It’s not advisable to get one as a pet if you don’t know what a Gopher Snake’s lifespan looks like. It’s one of the first questions you should ask!
Before you buy a Gopher Snake to keep as a pet, you should know how long they’ll live. Each stage of their life also has its own challenges. Knowing their size during every phase and how long they’ll be in it will help you plan better.
In this article, I share how long Gopher Snakes live, how big they are in each growth phase, and shed some light on factors influencing their lifespan.
Gopher Snake Lifespan: What To Expect
Gopher snakes are incredibly adaptable. They live widespread across North America but can be found in other areas too.
This nonvenomous constrictor species is a ground dweller and can be kept in captivity. The oldest recorded Gopher Snake was 33 years old, but on average, they live between 12 and 15 years in captivity.
If you plan on getting a Gopher Snake, be ready for a long commitment.
Read more about Do Gopher Snakes Have Teeth?
Gopher Snake Growth Chart
Hatchlings Gopher Snakes
When Gophers hatch, they’re about 1,5 feet long. They typically weigh 1 to 1.5 ounces at this age.
Juvenile Gopher Snakes
Once a Gopher Snake is 12 to 18 months old, they’re considered a juvenile. By this age, they’re approximately 3 feet long and weigh between 3 and 4 pounds.
Adult Gopher Snakes
Adult Gophers can reach a length of 5 feet and weigh around 6 pounds at their heaviest.
They’re still considered lightweight snakes amongst other constrictors.
Factors That Influence A Gopher Snake’s Lifespan
Whether they live in the wild or captivity, certain things can shorten the lifespan of a Gopher Snake.
In The Wild
Known predators of Gopher Snakes include coyotes, kit foxes, and red-tailed hawks. Other foxes and hawks, as well as King Snakes, are also threats.
When people encounter Gopher Snakes, they’re often misidentified as Rattle Snakes and killed. While we aren’t a predator, humans decrease the lifespan of Gopher Snakes.
Shortage Of Prey
Gopher snakes are carnivores, and they prey on live animals. During times of drought or other disasters, food might be scarce. If food scarcity persists, it could lead to malnourishment and even death.
Gophers prefer being alone, and if you place them in a shared enclosure with another snake, they might not like it. Housing snakes together may seem like a good idea, but they could deprive one another of food and heat or even fight to death.
Like any other animal, Gopher Snakes are susceptible to parasites and bacteria, including ticks and intestinal worms.
Fungal Disease: Gopher Snakes can develop a fungal infection, which could be fatal if untreated. Typically, this happens when their enclosure is too humid.
Skin Infections: Snakes can get skin infections, lesions, and septicemia, leading to death. If you fail to clean their enclosure properly, these can occur.
Mouth Rot: Captive snakes can develop mouth rot. This painful disease usually starts as small pinpoint hemorrhages in a snake’s mouth. It can quickly progress to form a cottage cheese-like consistency. Mouth Rot typically indicates a primary issue like an injured mouth or poor nutrition. Snakes that have mouth rot may have swollen glands and refuse to eat, which will lead to further deterioration.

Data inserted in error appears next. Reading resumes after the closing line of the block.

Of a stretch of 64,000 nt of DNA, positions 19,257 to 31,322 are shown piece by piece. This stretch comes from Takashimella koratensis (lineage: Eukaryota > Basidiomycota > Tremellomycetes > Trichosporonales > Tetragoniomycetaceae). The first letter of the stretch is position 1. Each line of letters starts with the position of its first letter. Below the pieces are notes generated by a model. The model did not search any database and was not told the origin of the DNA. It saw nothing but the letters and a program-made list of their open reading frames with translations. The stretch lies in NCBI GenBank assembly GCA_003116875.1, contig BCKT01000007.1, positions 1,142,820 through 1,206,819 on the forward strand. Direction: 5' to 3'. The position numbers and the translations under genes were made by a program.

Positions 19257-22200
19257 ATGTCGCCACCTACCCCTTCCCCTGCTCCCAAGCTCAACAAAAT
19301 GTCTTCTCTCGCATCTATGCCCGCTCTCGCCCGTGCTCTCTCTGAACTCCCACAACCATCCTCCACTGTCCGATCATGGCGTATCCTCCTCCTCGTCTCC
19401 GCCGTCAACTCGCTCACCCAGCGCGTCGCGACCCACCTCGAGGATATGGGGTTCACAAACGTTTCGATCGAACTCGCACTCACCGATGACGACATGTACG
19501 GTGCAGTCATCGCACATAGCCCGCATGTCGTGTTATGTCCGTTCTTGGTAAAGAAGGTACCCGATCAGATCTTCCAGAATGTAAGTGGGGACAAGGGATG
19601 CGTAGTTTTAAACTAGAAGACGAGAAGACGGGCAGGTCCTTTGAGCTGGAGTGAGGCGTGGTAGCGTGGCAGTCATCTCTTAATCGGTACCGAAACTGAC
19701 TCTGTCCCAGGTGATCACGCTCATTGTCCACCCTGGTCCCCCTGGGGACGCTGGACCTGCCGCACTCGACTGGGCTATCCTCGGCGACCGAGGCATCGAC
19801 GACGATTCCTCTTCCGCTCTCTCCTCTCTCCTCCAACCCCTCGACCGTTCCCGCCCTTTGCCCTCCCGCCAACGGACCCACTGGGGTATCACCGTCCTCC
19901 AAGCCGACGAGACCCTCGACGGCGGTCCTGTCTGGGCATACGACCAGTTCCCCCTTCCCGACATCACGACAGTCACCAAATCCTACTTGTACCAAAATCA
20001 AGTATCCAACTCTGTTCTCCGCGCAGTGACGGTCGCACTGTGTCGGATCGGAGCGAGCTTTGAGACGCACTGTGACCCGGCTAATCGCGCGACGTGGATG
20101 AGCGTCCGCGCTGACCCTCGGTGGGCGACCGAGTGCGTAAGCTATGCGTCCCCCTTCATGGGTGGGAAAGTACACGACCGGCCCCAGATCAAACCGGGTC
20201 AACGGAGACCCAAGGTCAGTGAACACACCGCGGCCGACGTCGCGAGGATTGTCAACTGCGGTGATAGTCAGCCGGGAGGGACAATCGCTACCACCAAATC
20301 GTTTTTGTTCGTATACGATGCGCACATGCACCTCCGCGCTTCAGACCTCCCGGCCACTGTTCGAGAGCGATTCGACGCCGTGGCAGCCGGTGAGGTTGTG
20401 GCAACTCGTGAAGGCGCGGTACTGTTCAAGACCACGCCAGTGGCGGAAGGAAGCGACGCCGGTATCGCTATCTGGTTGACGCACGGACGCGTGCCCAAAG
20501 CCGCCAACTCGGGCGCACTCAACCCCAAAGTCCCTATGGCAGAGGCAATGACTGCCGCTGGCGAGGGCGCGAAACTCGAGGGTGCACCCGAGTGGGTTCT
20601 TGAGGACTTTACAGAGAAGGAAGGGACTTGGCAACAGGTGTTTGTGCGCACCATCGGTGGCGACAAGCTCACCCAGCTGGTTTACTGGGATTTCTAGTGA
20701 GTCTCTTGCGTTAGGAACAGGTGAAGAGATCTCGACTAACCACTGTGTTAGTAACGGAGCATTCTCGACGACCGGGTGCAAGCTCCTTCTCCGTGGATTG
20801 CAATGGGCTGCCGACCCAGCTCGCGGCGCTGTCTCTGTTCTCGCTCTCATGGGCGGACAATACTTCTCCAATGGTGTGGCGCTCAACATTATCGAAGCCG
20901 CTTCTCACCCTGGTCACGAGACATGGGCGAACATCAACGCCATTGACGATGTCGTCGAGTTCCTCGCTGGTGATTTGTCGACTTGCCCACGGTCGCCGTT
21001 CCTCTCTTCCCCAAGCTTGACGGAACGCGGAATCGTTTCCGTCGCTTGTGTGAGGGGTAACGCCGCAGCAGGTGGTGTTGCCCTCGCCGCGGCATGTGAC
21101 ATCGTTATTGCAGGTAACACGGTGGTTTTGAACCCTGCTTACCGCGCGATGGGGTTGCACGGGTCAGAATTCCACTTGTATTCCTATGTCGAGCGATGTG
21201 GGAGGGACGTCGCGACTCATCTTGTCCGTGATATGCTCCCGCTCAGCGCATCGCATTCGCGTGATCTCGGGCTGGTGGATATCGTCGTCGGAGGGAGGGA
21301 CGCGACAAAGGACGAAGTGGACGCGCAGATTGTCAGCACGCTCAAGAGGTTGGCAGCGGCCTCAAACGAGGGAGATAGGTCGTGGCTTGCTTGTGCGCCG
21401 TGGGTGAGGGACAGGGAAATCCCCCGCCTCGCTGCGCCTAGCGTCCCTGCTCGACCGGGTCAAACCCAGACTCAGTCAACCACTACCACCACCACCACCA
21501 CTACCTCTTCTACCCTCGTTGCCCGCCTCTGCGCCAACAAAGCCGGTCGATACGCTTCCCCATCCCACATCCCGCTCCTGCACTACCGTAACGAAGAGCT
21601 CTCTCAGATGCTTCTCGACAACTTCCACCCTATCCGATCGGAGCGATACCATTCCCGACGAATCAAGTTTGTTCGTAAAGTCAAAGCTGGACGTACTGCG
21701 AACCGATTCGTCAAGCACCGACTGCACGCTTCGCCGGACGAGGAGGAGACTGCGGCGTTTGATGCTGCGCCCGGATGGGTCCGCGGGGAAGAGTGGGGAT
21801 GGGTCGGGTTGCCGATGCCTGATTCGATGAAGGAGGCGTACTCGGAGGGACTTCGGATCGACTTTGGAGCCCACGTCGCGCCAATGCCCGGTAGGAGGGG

Inclusion Body Disease: IBD is a severe viral disease that primarily affects boas and constrictors. Although the disease varies a lot between individual snakes, the most common signs include a snake not being able to right itself when placed on its back, paralysis and stargazing. While this disease may affect both the respiratory and digestive tract, it’s mostly a nervous system disease. IBD can be transmitted from snake to snake and is typically fatal.
Respiratory Illnesses: Gopher Snakes can develop respiratory issues due to several infections, including fungi, viruses, and parasites. With only one lung, it’s considered an emergency when snakes develop respiratory problems. Respiratory illness can also occur in conjunction with mouth rot. Symptoms include lethargy, appetite loss, nasal discharge, and trouble breathing.
Septicemia: When bacteria rapidly reproduce, and their toxins are released into your snakes’ blood, they can develop septicemia. This often causes lethargy, appetite loss, and mouth breathing. Snakes with septicemia are critically ill and are often near death.
Depending on how far these diseases have spread, your exotic vet will have a way to treat them. Some only require an antibiotic dose, while others will need a hospital stay. However, if you leave these illnesses untreated for too long, your Gopher Snake can die.
When Gophers develop these in the wild, death is typically the result making diseases one of the most common culprits of decreasing a snake’s lifespan.
To Sum It Up
Gopher Snakes are great constrictors for first-time snake owners. If you want a bigger, more sturdy snake, a Gopher should definitely be on your choice list.
They’re easy to care for, reach a manageable size, and though you’ll spend a long time with them, you won’t have to pass them on to your children!
I hope this article answered your burning question and that you now know what to expect when buying a Gopher Snake. If you have any more questions about this species, ask them in the comments.
How old is my Gopher Snake?
The best way to tell your Gopher Snake's age is by talking to the breeder who hatched them. If this isn't possible, you can guess their age by looking at their size.
How long does a Gopher Snake grow?
The average lenght of a Gopher Snake is 4 or 5 feet.
Are Gopher Snakes endangered?
No. The Gopher Snake population is stable.
How do you care for a Gopher Snake?
Gopher Snakes are easy to care for. They require a clean environment, fresh water, and a suitable diet.
Find more information about Gopher Snake Temperament: Here’s What To Expect!